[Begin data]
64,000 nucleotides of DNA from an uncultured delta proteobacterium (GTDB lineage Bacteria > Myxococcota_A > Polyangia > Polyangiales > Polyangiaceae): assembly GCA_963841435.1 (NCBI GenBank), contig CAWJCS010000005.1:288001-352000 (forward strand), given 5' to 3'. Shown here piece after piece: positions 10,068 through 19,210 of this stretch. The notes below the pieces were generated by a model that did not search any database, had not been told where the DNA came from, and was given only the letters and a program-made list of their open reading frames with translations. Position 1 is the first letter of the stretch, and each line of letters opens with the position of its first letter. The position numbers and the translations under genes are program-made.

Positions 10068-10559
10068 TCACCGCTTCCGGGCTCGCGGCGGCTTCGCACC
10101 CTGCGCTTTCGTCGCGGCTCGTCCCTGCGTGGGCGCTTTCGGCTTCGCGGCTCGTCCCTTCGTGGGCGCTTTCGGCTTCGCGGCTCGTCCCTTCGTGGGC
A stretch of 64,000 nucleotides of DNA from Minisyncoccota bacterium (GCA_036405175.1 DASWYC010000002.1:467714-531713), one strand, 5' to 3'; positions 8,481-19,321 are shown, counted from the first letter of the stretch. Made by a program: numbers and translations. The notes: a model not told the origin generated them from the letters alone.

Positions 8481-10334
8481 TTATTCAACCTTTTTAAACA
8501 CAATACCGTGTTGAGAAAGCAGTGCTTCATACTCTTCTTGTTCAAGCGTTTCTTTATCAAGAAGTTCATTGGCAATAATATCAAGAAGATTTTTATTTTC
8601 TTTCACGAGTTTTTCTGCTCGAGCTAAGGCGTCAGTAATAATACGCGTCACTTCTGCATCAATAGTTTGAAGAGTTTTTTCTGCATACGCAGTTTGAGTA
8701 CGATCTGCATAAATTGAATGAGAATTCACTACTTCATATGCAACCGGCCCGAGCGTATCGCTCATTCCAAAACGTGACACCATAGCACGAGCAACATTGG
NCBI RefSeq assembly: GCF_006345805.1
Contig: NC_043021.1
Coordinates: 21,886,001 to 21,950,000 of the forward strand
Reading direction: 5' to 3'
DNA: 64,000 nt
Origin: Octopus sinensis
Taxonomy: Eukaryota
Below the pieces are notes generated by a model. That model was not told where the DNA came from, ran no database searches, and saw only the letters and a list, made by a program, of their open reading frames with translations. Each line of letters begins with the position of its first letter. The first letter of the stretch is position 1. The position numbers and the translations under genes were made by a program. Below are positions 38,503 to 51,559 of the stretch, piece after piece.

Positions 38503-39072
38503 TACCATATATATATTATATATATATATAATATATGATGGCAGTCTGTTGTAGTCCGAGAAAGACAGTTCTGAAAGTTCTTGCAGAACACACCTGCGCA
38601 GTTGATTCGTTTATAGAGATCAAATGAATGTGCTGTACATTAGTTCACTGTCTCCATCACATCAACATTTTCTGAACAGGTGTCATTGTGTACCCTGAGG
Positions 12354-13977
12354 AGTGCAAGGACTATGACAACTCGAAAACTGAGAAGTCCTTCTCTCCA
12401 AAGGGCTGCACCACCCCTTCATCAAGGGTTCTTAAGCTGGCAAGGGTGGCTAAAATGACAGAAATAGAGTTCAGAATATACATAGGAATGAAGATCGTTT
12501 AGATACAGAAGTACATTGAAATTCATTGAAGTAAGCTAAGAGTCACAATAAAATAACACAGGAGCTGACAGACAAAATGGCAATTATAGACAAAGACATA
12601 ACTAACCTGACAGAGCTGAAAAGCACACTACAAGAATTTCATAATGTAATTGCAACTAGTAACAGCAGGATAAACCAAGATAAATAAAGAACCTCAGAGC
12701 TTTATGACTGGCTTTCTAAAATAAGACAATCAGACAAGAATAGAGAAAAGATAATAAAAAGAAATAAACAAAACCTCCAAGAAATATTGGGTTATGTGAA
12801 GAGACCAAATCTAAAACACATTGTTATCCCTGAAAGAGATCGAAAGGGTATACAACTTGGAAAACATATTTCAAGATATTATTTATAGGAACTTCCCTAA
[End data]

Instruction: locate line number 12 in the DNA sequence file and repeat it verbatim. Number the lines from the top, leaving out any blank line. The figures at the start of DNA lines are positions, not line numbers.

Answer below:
Contig: NC_043021.1